By Chris Lane
By Jeff Balke
By Aaron Reiss
By Angelica Leicht
By Dianna Wray
By Aaron Reiss
By Camilo Smith
By Craig Malisow
Welcome to the smoky rooms and overheated corridors of Hotel Six, where the closed-circuit television picks up excellent deception, the air crackles with currents of duplicity and the concierge thoughtfully leaves the bugs on all night to record guests' every utterance.
It's not the sort of place you'd want to linger, but for a handful of politically prominent Houstonians locked in its hallways, the visit seems to have stretched over a lifetime. They can't wait to check out, but only a jury has the power to release them -- or to throw away the keys.
You see, Hotel Six (or "Operation Parallax," as the FBI curiously christened it) isn't a hotel at all, but rather, a trap built of illusions cemented by collusion and baited with cash to tempt city of Houston politicians. Inaugurated in the summer of 1995 with two Hispanic undercover agents posing as investors of the nonexistent Cayman Group, the operation is only now unfolding in public view.
And what a view federal court provides for lucky spectators able to cram into Judge David Hittner's tiny eighth-floor courtroom downtown. The trial has all the elements of a smash TV miniseries, mixing the gadgetry of high-tech law enforcement with the intrigue and seedy glamour of undercover agents offering bribes in parking lots and the bathrooms of swanky restaurants.
A screenwriter couldn't have concocted a more riveting script, its dialogue chock full of unintentional dark humor and the X-rated language of street politics. At its best moments, a state-of-the art CD-ROM system called TrialDirector delivers graphic audio and video on which elected officials take the cash and talk the trash through courtroom monitors and speakers.
Topping the marquee is former councilman Ben Reyes and his hit political-science lecture "Buy Yourselves Some Leaders." Almost as hot, according to our sneak-preview reviewer, is Councilman Michael Yarbrough's tour de force performance as the brokenhearted official who only received $1,500 from the feds when he was promised $3,000. But don't reach for the hankies just yet. This video has a happy ending, as Yarbrough is finally handed the missing money he was promised. Of course, only the reviewers in the jury box will have the last word on whether those cash payments were felony bribes or innocuous campaign contributions.
At the center of Hotel Six, sitting seemingly unruffled and serene in the dock, is Reyes himself, the old gray fox of Houston City Council, a maestro in his day at manipulating the levers of city government and a legislative sculptor who makes the new generation of term-limited councilmembers seem like very slow school kids. Reyes is accused of directing a conspiracy to bribe councilmembers John Castillo, John Peavy and Yarbrough to support the downtown convention center hotel plan with cash supplied by the undercover agents. (Peavy later resigned from Council because of an unrelated ethics matter.)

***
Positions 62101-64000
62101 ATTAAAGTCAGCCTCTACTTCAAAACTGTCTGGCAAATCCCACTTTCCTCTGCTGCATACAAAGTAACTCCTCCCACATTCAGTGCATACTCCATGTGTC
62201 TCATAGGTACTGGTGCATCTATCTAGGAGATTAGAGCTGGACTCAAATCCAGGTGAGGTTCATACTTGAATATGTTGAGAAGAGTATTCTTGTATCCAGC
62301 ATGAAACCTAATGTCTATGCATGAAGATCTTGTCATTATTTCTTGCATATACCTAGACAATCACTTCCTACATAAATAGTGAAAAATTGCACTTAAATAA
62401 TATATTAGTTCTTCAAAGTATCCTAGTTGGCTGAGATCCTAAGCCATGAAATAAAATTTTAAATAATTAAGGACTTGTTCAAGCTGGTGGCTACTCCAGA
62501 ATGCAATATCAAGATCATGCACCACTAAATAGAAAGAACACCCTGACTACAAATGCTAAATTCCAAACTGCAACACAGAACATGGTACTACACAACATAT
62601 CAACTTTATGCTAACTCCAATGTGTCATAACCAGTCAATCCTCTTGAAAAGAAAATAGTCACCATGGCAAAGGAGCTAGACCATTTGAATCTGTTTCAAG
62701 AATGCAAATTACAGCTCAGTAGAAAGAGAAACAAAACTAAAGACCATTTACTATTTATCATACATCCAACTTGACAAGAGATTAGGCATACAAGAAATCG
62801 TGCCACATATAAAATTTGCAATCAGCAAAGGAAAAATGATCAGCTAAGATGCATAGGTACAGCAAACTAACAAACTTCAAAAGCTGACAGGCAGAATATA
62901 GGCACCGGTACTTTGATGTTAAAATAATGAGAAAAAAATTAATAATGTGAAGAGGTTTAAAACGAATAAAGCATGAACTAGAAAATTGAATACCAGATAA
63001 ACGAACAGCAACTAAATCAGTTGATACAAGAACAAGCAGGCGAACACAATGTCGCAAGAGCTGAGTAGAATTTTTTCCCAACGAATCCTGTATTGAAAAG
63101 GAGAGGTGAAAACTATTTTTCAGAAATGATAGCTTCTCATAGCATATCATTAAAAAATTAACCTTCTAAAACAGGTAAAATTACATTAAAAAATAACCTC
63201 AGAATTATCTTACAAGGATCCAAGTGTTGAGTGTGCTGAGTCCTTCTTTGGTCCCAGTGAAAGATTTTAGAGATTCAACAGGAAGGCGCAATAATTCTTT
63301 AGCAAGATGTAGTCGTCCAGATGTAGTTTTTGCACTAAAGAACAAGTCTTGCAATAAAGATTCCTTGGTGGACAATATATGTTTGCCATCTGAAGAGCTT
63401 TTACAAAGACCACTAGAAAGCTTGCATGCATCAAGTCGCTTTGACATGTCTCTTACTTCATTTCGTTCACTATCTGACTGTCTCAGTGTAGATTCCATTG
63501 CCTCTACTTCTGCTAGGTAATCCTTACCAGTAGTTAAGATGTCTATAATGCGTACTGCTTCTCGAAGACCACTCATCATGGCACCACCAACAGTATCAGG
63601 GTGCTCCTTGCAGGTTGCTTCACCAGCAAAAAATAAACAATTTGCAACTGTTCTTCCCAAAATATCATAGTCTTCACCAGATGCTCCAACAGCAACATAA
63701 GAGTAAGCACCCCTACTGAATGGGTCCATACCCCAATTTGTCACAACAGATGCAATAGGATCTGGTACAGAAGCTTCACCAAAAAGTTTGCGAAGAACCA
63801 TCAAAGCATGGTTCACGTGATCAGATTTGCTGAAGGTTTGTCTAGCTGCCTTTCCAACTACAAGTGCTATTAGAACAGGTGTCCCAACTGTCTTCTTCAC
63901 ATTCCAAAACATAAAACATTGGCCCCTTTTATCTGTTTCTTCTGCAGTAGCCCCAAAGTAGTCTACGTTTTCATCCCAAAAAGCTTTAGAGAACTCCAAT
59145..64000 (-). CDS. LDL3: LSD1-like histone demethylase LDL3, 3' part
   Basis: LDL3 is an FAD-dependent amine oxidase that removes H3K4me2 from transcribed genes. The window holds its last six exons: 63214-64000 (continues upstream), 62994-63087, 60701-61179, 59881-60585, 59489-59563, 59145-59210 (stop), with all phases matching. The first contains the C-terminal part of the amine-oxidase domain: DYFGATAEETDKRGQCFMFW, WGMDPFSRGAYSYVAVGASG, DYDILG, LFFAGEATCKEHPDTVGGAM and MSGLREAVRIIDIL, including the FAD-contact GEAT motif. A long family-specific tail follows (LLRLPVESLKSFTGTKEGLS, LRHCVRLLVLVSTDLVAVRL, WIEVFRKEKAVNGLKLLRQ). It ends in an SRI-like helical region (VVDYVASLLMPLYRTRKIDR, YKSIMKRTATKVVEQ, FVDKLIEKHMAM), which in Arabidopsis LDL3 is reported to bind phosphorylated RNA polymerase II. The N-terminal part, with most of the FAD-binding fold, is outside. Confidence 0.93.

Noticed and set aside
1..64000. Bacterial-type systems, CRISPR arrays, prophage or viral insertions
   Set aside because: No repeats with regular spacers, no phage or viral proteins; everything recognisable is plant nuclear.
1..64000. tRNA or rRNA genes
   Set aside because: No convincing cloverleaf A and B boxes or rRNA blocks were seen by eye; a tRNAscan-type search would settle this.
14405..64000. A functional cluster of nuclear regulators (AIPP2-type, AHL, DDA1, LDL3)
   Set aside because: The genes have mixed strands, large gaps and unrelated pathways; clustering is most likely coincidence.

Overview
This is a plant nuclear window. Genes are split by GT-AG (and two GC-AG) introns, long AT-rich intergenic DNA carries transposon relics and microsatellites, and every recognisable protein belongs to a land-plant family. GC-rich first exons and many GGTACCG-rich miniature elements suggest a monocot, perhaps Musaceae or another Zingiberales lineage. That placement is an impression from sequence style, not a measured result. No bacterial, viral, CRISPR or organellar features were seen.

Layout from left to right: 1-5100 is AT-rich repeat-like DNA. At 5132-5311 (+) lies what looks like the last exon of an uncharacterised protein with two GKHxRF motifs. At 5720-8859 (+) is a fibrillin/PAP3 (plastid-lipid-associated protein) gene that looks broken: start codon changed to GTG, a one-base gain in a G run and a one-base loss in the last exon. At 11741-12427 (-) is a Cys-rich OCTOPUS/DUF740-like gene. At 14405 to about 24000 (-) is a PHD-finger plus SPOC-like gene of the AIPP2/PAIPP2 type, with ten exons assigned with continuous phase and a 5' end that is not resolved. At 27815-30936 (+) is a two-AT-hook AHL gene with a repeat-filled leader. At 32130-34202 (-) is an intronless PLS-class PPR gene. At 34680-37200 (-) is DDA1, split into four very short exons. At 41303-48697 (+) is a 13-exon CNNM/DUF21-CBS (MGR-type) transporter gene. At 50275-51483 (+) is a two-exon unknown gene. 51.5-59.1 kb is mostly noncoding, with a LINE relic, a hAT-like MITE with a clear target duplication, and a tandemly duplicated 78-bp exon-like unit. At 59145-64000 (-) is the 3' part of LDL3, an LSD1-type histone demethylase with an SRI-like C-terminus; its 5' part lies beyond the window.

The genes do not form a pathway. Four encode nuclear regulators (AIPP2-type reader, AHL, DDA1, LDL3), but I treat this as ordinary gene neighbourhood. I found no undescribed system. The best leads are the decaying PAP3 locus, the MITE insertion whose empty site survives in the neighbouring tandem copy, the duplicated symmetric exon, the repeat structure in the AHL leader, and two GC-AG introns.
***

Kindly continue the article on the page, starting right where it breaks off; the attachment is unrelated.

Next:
Reyes -- described by his attorney Mike Ramsey as controversial "and as radioactive as he can be" -- in his lengthy political career has displayed two public faces. One is that of the man who literally invented grassroots Hispanic politics in the city and led his constituents to the limited empowerment they enjoy today. But he also bears an uglier visage: that of a power broker often accused of using public office to exploit business opportunities for himself, his family and his associates.
The FBI sting team targeted Reyes from the beginning and then followed his directions to ensnare other city officials with offers of cash. The theme of the federal case, and perhaps the most sensational visual display to be unveiled at the trial, is the January 8, 1996, videotape of the lecture Reyes delivered to his Cayman partners, as well as co-defendant Ross Allyn, at a West Houston apartment complex on Bering Drive.
The sting team included FBI informant Julio Molineiro, a.k.a. Carlos Montero. Montero asked Reyes how much money he needed to budget in the future to guarantee the votes of Houston City Council members for developer Wayne Duddlesten's downtown hotel proposal.
As Reyes began speaking, an assistant dutifully scribbled down names and numbers on an erasable board. Included on the list were John Peavy for $5,000, with $2,500 before the vote and $2,500 after the vote if Duddlesten won; and $3,000 each for Michael Yarbrough and John E. Castillo, a former associate of Reyes and his successor on Council.
After Reyes finished, he told Montero it was time to get to work. "Now we have to go out and purchase us some leaders," he said, unaware that his little chat would someday be played back in a courtroom.
"Those words at the heart of this case came out of the mouth of this man," declared prosecutor Mike Attanasio in his opening statement last week, pointing to Reyes.
Perhaps so -- but Hotel Six has many hearts.
A wisecracking Judge Hittner regaled prospective jurors last week like a cable-TV salesman pitching a new channel. Trying to cheer up a crowd facing the depressing prospect of losing two months of their working lives to a marathon trial, the judge promised a "very interesting case" and the rare chance to witness some of the finest trial lawyers and prosecutors in the country. Hittner, known to relish high-profile cases, could hardly contain his enthusiasm for the spectacle.